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Jones Images of Comet Hale-Bopp


Observer: Terry Jay Jones
Location: ???
Date: April 1997

IR Imaging Polarimetry Comet Hale-Bopp

After two observing runs in 1996 with no measurable polarization, Hale-Bopp finally decided to cooperate in April of 1997. Below is a series of panels showing the intensity, edge filtered and polarization of Hale-Bopp at K (2.2 microns).

Intensity Image

At right is a normal intensity image of the comet at K. Note how the combination of the jet activity and the rotation of the comet creates a clear 'sprinkler hose' pattern on the side of the nucleus facing the Sun (SW). If you look carefully, you will see three jet arcs, each one rotation of the nucleus apart from the other. Also note that the jet is not a very high contrast feature in the intensity image, sticking up only 20-30% above the underlying continuum of the coma.

Edge Filtered

This is the same image run through a Sobel edge filter. The filter just takes the derivative of the image and is brightest where the slope in the intensity is greatest. The bright arcs to the SW are at the leading edges of the jets.

Percent Polarization

Here is the percent polarization image. The brightest spots in the second jet arc are about 11% at 2.2 microns. The darkest areas to the NW are about 7%. The polarization for the whole comet and the nucles is about 9.5%. If all of the grains in the coma were the same everywhere, then the polarization would be the same everywhere as well. The clear presence of the jet in the polarization image indicates that the grain population in the jet material is different is some ways than the general grain population lifting off of the nucleus. Most likely the grains in the jet are significantly smaller than the grains in the rest of the coma.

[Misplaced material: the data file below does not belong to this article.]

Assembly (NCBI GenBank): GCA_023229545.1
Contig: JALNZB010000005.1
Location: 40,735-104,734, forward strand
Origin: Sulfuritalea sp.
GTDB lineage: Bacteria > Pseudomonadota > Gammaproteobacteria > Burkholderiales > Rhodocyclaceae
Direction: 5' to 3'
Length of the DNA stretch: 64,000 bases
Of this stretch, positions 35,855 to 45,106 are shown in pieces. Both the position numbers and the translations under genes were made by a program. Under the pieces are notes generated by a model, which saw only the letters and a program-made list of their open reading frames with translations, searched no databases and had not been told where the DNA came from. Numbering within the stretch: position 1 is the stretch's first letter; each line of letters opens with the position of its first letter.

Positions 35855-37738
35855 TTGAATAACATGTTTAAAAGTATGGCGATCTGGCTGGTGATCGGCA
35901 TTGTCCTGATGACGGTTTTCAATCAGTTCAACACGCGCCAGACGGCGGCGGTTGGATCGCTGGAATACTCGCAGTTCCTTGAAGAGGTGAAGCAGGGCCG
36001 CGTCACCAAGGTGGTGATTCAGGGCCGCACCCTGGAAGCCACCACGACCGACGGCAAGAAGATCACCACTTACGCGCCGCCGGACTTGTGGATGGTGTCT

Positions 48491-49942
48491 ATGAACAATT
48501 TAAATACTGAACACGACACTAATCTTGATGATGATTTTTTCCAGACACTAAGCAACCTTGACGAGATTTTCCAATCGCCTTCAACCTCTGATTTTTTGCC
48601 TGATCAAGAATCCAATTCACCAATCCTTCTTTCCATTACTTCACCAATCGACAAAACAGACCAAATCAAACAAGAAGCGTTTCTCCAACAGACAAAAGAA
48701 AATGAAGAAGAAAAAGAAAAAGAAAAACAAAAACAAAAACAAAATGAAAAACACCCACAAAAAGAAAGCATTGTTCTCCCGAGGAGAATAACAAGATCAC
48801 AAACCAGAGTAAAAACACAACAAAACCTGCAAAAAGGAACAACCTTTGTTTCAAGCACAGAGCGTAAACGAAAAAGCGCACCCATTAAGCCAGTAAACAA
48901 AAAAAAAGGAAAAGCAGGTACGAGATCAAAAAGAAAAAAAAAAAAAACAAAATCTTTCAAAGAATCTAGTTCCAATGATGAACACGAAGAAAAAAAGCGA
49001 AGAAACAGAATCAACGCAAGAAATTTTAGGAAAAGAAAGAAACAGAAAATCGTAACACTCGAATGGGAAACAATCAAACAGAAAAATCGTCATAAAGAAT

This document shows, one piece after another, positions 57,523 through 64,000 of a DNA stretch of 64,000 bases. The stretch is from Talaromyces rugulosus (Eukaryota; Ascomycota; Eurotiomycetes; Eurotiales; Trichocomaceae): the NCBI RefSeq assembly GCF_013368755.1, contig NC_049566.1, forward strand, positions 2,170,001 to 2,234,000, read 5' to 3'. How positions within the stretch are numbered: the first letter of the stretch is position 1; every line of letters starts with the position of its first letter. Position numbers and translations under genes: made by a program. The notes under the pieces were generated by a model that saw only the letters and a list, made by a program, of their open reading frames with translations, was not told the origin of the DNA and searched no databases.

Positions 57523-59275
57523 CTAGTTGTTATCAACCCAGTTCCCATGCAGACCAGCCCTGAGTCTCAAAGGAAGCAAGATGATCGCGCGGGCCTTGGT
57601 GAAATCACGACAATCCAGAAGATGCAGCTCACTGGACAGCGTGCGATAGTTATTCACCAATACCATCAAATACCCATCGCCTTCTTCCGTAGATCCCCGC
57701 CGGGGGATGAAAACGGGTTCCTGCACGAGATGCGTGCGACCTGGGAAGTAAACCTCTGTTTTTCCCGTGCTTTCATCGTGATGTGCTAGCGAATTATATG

Polarization vs. Phase

Normally, the polarization characterisitcs of comets as a function of phase (scattering) angle are similar to asteroids. They show a 'negative' branch (polarization in the plane of scattering) at small phase angles. In asteroids, this is interpreted as due to a rough surface. In comets this is usually attributed to large fluffy aggregates of small grains. At 2.2 microns, Hale-Bopp shows a polarization that lies somewhat in between the normal behavior of comets in the visual and pure Rayleigh scattering. This is probably due either to 1) a smaller grain population size in Hale-Bopp than in most comets 2) the effects of observing at a much longer wavelength where the fluffy aggregates are begining to become comparable to the wavelength or 3) a combination of the two.

AAS Poster Text

I. Phase Curve

1. Hale-Bopp shows no negative branch at the 0.5% level at 2.2um.
2. The comet is more highly polarized in the near infrared at intermediate phase angles than comets observed in the visual.

II. Intensity Image

1. The jet is a low contrast feature.
2. The radial intensity profile of the jet remained unchanged over a period of 3 hours.

III. Polarization Image

1. The spiral jet is clearly more highly polarized than the surrounding coma.
2. The polarization in the jet has a much higher contrast to the rest of the coma than the intensity.
3. The polarization is highest on the leading edge of the jet, at least at this particular epoch.
4. The percent polarization is not constant in the jet from one rotation period to the next.
5. The more distant jet arc is more highly polarized than the inner one.


1. At near infrared wavelengths, the dust grains are probably intermediate in behavior between fluffy aggregates and Rayleigh particles. This should place constraints on the size of the aggregates.
2. The grains in the jet are significantly smaller than in the surrounding coma.
3. The grain size distribution in the jet material varies on the time scale of hours.
4. The grains or grain aggregates may still be breaking up as far out as 30" from the nucleus.

For you extragalactic types, try IR Polarimetry of Galaxies For galactic folk, try Interstellar Polarimetry

Former Ph.D. Students

James Bergstrom, Ball Aerospace
Mark A. Creese
John D. Hillier
Joni J. Johnson
Dimitri I. Klebe
Kyung-Won Suh

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